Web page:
Wednesday, September 5, 2012

Dealing with Flickering on Windows

I am often asked if we have solved the flickering problem that is often seen on Windows applications. Unfortunately, this is mostly an issue with Windows itself. Unlike OS X and Linux, Windows does not double-buffer window updates. This is a source for annoying flicker in a wide variety of Windows applications, including those made with Real Studio.

However, there are strategies you can use to minimize flickering in your Windows applications.

Do Not Overlap Controls

The easiest thing you can do to prevent flickering is to not overlap any controls.  Overlapped controls result in more requests to redraw the controls which results in flickering.

Use a Canvas

For best results, display your graphics using the Paint event of a Canvas control.  Stay away from using the Window Paint event, the Canvas.Backdrop property or the ImageWell control.  Although those techniques work fine in certain situations, they often lead to flickering in more complex window layouts.

On the Canvas, the first thing you want to do is enable the DoubleBuffer property and disable the EraseBackground property.  The DoubleBuffer property allows the Canvas to do its updates offscreen to minimize flicker.  The EraseBackground property prevents the Canvas from being erased (and showing as a white rectangle) before it is redrawn, which is a common source of flicker.  Now you can do all your drawing in the Paint event using the supplied graphics object, g.

Note: Do not do any drawing directly to the Canvas.Graphics property. This will likely increase flickering and will definitely slow down graphics updates.

You can have separate methods that update the graphics, but they need to be called from the Paint event with the graphics object supplied to the methods as a parameter.
When you want to update the graphics in the Canvas, you call the Invalidate method:


You can also call the Refresh method:


The difference is that Invalidate tells the Canvas to update itself when it gets a redraw request from the operating system.  The Refresh method tells the Canvas to update itself immediately.  Generally, Invalidate is more efficient and should be your first choice.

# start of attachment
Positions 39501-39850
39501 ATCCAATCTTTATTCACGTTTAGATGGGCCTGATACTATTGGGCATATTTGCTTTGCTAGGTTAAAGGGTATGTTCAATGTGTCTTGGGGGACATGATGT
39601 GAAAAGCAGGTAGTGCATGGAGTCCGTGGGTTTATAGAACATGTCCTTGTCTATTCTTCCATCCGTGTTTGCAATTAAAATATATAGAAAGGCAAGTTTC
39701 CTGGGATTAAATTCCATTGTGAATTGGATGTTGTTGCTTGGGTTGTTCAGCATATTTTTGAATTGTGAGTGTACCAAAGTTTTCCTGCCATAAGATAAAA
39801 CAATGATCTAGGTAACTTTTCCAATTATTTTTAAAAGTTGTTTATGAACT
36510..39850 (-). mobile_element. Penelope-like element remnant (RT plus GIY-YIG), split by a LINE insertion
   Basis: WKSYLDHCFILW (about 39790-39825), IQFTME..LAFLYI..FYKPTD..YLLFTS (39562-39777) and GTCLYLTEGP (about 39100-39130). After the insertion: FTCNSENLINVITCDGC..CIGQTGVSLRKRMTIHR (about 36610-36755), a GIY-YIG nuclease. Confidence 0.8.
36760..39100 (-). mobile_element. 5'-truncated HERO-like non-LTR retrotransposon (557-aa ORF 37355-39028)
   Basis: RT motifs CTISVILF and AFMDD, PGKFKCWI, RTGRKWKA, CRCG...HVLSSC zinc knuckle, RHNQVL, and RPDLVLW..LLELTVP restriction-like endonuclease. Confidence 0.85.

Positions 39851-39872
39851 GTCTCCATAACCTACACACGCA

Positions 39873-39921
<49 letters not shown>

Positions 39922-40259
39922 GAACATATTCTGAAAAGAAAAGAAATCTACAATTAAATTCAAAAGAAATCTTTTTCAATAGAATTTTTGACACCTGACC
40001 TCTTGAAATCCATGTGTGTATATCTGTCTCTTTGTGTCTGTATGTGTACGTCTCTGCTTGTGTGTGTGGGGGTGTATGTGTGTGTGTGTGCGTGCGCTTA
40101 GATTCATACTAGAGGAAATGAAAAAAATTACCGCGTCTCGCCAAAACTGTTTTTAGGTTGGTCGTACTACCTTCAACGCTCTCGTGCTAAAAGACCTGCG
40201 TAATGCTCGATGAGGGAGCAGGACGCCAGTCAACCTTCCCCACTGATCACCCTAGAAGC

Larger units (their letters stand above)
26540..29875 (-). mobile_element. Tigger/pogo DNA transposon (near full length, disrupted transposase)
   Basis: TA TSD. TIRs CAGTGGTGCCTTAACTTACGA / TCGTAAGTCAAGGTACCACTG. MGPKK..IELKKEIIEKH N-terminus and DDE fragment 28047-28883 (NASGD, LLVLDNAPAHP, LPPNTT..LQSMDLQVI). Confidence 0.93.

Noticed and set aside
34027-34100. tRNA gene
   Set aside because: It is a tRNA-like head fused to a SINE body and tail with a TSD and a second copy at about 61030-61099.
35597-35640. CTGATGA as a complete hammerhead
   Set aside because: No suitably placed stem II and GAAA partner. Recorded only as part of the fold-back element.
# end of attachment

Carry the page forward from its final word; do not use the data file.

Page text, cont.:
Both of the above commands do not include the EraseBackground parameter, so it defaults to True. This means that the Canvas is erased before the contents are redrawn, which can result in flicker.  Instead, you should draw the background yourself and disable EraseBackground by passing False instead.

Some Tricks to Make this Easier

In general, you do not want to use EraseBackground at all.  Anywhere that it is specified or used, you should always set it to False (this incudes Canvas, canvas methods and ContainerControl)

One trick you can use to make this easier is to override the Refresh and Invalidate methods to ignore the EraseBackground flag.  For example:

Sub Invalidate(EraseBackground As Boolean = True)
End Sub

As mentioned above, you also do not want to access Graphics directly.  In order to catch situations where you might do this accidentally, you can add a Graphics method that returns Nil.  This way if you mistakenly call Canvas.Graphics, you will get a NilObjectException:

Function Graphics() As Graphics
 Return Nil
End Function

If you are creating a cross-platform application, Canvas.DoubleBuffer is not needed on OS X or Linux.  For maximum performance, you should disable it on those platforms using conditional compilation:

#If TargetWin32 Then
  Me.DoubleBuffer = True
  Me.DoubleBuffer = False

I hope these tips help you to create great-looking Windows applications in Real Studio.


neonash7777 said...

My problem is that I have a lot of embedded container controls, Container Controls don't have an invalidate function and they always flicker when the user is resizing the window. They also often leave garbage drawing behind :-(

Paul Lefebvre said...

Do you get better results if you set EraseBackground = False on the ContainerControl and any instances of it on a window?

neonash7777 said...

I still get flickering with EraseBackground false. It does paint more fluid (without flickering) if I turn off the HasBackColor but this has to be on so that the containers don't leave garbage-painting behind when resizing.

Paul Lefebvre said...

I haven't seen the "garbage-painting" stuff in a ContainerControl. If you could create a case with a sample project, we can look into it.

anic297 said...

By using only the Graphics parameter of the Paint event, and the Invalidate method to trigger the refresh, I fail to see how it is possible to use a canvas where the user can draw like with a pencil (i.e. the pencil draws from the MouseDrag and the visual drawing should reflect “right now”, not when the system wants to refresh).

Mathias said...

This was really helpfull!

Really weird Windows handles painting this way, the OSX and Linux way are better, I think

anic297 said...

For Mac OS X and Win32, this is historical. Mac OS X started with double buffering (Mac OS 9 didn't, like Win32). So both have kept their standard (for compatibility, I guess). I don't know about Linux.

Paul Lefebvre said...

@anic297: See my companion post "Drawing Objects in a Canvas with the Paint Event" to see how you can move objects with MouseDrag using these techniques.